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Ole Schmidt leads the London Symphony Orchestra through a warm, thoughtful and at times brilliant cycle of Nielsen's Symphonies. He brings out the development of ideas throughtout the cycle well and presents them as a compelling complete vision.

While the performances are not so urgent at those of the Danish Radio Symphony Orchesta under Jensen in the 1950's this is perhaps a good thing. The music is given room to breathe. If anything the renditions get better as the cycle progresses. After a strong rendition of the first symphony there can be no disguising that Symphony No 2 is the weakest composition among the six. The performance of Symphony No 3, while good, is no match for the beautiful textures and atmospheres that Leonard Bernstein coaxed from the Royal Danish Orchestra in 1965. But in the later symphonies this set really hits its stride culminating with a convincingly argued Fifth and a Sixth with near perfect balance and grace.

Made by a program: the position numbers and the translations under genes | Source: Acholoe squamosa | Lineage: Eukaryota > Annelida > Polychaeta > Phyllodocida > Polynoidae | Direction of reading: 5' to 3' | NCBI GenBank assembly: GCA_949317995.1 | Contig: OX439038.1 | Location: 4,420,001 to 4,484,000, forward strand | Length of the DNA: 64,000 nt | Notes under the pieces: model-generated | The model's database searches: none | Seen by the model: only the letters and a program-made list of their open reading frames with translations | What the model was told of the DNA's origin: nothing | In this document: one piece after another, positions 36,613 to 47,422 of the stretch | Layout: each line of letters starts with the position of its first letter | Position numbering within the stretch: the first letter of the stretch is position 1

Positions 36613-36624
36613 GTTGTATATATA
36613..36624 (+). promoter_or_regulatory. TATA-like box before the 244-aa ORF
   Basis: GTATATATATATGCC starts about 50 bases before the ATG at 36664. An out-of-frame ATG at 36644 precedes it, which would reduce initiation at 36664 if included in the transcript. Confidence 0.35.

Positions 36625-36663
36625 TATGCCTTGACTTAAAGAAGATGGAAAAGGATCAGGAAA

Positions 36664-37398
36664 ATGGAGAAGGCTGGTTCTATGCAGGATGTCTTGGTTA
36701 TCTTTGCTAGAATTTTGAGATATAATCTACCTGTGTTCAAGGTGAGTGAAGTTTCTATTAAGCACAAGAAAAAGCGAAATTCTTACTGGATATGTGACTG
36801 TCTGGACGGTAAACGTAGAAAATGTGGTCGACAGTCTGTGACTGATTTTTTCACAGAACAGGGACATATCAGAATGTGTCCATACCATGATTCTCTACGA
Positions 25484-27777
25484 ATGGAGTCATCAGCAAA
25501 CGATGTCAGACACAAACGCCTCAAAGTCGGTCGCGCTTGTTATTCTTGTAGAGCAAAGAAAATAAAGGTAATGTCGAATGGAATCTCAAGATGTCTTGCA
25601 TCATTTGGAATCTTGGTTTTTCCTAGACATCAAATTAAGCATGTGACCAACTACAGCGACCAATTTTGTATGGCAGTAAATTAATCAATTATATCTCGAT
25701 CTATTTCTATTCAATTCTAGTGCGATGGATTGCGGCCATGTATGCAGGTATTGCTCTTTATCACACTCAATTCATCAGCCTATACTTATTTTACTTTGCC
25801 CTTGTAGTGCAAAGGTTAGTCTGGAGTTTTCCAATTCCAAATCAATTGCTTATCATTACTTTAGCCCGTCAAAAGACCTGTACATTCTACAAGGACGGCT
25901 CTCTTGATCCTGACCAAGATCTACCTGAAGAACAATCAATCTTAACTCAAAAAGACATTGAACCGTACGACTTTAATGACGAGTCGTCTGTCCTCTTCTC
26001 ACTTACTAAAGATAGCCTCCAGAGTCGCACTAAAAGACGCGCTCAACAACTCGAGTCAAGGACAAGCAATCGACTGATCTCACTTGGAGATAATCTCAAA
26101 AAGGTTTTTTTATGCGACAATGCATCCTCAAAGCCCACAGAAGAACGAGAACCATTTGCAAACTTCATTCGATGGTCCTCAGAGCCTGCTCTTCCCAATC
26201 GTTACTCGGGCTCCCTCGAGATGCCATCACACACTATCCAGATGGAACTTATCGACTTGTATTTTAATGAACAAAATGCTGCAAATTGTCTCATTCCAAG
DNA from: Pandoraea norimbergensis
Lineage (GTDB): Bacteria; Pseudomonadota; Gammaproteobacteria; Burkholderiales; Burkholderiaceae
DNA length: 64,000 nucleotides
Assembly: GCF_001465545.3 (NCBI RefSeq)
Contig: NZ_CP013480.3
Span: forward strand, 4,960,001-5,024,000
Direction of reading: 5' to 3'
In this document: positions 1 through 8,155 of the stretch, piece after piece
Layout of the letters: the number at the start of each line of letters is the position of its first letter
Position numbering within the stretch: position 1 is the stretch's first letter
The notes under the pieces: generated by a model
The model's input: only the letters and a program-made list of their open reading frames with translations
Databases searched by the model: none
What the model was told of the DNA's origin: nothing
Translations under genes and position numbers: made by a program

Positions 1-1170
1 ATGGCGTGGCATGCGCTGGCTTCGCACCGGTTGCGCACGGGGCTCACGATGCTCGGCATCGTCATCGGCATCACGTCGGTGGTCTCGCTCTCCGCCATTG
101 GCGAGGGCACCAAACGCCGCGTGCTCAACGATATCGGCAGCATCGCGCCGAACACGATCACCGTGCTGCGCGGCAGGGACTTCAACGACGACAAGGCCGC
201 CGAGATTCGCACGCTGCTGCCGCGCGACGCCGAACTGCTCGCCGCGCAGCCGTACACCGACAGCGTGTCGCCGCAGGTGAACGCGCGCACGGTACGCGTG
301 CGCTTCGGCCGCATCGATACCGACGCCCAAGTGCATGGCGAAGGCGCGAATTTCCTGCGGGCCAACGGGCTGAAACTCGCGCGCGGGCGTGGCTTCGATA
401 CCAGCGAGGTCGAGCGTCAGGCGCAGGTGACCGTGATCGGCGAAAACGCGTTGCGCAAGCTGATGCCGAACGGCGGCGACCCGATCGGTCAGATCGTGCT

The sound is good throughout.

Anyone who likes late nineteenth century symphonies, especially those of Dvorak will find this to be a rewarding introduction to the early twentieth century symphony, in fact Nielsen's First could almost be a Dvorak Tenth.
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Most Helpful Customer Reviews on Amazon.com (beta)

Amazon.com: HASH(0x92e4c4ec) out of 5 stars 3 reviews
3 of 4 people found the following review helpful
HASH(0x92ea4d2c) out of 5 stars Decent Recordings from a World-Class Orchestra 27 Oct. 2007
By B. R. Merrick - Published on Amazon.com